With Monkey Island 2 you’ll notice that it has many more characters and much more dialogue than in Secret of Monkey Island. With the first game, the team lacked experienced making a game almost completely based around dialogue. It’s clear they have much more confidence with LeChuck’s Revenge; the conversations flow better and the characters feel more fleshed out as a result. That last point is essential because it’s the characters who are the main attraction in Monkey Island.
The second game always had the best cast of all the games. Guybrush’s new self-assured personality is a much better fit for him than the wide-eyed naive youth he was in the first game – that’s not to say he isn’t still hapless. LeChuck’s role as the evil Nemesis feels much more developed this time round as well, and the new Guybrush-hating Elaine also works perfectly . There’s one great scene where you have to antagonise her; it’s probably fair considering she named her dog Guybrush.
That philosophy isn’t worth my time.
The new roles for Stan and Herman Toothrot are well chosen. Stan was the fast-talking used boat salesman from the first game who had impossibly fast flailing arms. This time round he’s on Booty Island, hard selling used coffins. He has great lines such as “need a bin for your next of kin?” Hermon Toothrot you may remember as the senile old castaway on Monkey Island, this time he’s landed on Dinky Island where he’s teaching philosophy classes. Toothrot isn’t the best teacher, it must be said. “If a tree falls in the forest and no one is around to hear it, what colour is the tree?” He’ll asks. You’ll spend over a minute going through every colour imaginable before Guybrush comes to the conclusion that philosophy is a waste of time. Herman agrees. It’s having wonderfully quirky characters like these is what makes LeChuck’s Revenge so charming.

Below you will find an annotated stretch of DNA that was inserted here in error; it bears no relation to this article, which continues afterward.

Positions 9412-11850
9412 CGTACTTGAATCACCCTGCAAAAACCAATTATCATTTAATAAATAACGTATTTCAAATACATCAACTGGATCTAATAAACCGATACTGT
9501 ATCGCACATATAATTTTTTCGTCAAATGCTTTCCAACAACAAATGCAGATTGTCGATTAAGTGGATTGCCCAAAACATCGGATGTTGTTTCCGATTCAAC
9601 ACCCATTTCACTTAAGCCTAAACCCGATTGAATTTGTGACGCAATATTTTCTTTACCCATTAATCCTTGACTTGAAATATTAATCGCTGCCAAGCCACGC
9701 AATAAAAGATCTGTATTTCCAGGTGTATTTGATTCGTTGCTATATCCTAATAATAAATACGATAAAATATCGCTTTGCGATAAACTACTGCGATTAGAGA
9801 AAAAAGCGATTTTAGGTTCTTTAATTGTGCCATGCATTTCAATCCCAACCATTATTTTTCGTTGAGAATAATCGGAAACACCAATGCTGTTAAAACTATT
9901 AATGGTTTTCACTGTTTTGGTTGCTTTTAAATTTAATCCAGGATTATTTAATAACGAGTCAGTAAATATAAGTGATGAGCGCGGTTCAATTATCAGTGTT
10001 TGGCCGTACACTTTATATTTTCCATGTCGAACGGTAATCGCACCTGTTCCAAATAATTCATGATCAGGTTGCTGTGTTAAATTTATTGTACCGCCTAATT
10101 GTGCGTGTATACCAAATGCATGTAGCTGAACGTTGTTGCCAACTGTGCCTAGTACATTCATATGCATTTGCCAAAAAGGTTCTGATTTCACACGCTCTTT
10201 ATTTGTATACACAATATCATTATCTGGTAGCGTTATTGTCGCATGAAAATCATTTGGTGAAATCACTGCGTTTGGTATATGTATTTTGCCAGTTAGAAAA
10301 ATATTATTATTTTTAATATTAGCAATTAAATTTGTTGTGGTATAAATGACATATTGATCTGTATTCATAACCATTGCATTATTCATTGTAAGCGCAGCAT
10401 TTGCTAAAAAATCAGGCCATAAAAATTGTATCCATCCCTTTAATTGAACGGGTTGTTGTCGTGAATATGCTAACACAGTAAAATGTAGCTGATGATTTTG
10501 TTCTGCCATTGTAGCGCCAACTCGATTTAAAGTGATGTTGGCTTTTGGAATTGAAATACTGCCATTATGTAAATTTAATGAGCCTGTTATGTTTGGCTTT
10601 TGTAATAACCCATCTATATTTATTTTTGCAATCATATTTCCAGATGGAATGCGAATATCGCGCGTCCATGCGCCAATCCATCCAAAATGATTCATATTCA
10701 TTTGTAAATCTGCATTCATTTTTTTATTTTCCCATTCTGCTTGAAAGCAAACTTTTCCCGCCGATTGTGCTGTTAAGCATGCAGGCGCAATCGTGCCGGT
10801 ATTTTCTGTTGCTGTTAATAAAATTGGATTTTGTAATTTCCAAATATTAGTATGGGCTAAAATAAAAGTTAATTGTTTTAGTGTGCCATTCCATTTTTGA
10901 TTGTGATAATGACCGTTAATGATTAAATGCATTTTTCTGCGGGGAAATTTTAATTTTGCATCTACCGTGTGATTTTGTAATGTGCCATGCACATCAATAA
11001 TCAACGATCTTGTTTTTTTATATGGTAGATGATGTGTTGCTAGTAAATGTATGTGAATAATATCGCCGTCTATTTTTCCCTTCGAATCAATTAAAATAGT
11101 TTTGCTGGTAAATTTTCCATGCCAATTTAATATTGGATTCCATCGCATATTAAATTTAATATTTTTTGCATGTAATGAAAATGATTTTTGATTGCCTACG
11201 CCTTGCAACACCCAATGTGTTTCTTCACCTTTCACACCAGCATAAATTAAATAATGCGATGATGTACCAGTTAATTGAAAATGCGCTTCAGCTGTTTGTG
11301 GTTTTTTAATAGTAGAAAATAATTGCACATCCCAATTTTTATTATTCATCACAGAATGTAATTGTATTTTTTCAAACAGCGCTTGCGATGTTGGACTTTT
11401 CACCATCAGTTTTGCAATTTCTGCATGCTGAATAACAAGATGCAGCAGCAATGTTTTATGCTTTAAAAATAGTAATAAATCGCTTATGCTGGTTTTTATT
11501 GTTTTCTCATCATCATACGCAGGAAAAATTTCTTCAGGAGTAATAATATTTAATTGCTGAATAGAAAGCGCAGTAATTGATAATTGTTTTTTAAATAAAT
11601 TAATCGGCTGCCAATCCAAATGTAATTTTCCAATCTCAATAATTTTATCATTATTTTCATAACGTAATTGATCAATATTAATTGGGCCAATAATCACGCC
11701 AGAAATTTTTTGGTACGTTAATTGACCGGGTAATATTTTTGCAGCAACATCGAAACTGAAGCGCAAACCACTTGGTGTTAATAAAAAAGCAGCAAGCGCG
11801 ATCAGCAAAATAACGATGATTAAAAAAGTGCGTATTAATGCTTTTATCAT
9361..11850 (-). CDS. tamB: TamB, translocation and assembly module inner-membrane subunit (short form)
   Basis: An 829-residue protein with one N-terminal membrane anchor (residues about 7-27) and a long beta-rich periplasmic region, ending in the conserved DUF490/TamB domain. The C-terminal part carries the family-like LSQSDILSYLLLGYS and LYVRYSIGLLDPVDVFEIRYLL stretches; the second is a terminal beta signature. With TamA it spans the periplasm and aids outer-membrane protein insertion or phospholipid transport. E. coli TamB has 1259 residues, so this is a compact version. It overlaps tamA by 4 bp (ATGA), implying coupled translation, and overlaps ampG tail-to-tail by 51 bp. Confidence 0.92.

The new characters compliment the old perfectly, especially Wally B Feed, a young cartographer on Scabb Island. He’s a luckless character who Guybrush steals a monocle from, leaving him blind. His association with Guybrush also leads to him getting tortured. His suffering highlights the amount of hell Guybrush brings about for those around him. It always makes for good comedy.
The next key component to a Monkey Island game is of course the puzzles; it is a point-and-click adventure game after all. LucasArts show an incredible amount of imagination with the puzzles in LeChuck’s Revenge. Everyone who played the game first time round remembers trying to win the spitting contest. To win the contest you have to find a way to thicken your spit so it will travel further, and a little cheating helps as well.
The Phatt Island library plays an important role in many of the puzzles. You can search the library catalogues to find books which you can check out and use to get further in the story. The catalogue contains over 200 books but most are only there for comic value, such as ‘A million and One Ways to Play Solitaire by Herman Toothrot.’ It’s fun just flicking through the catalogue. The library is watched over by a strict librarian who tells Guybrush off for being noisy; she zips around the around the library quickly in her chair when hunting for the books.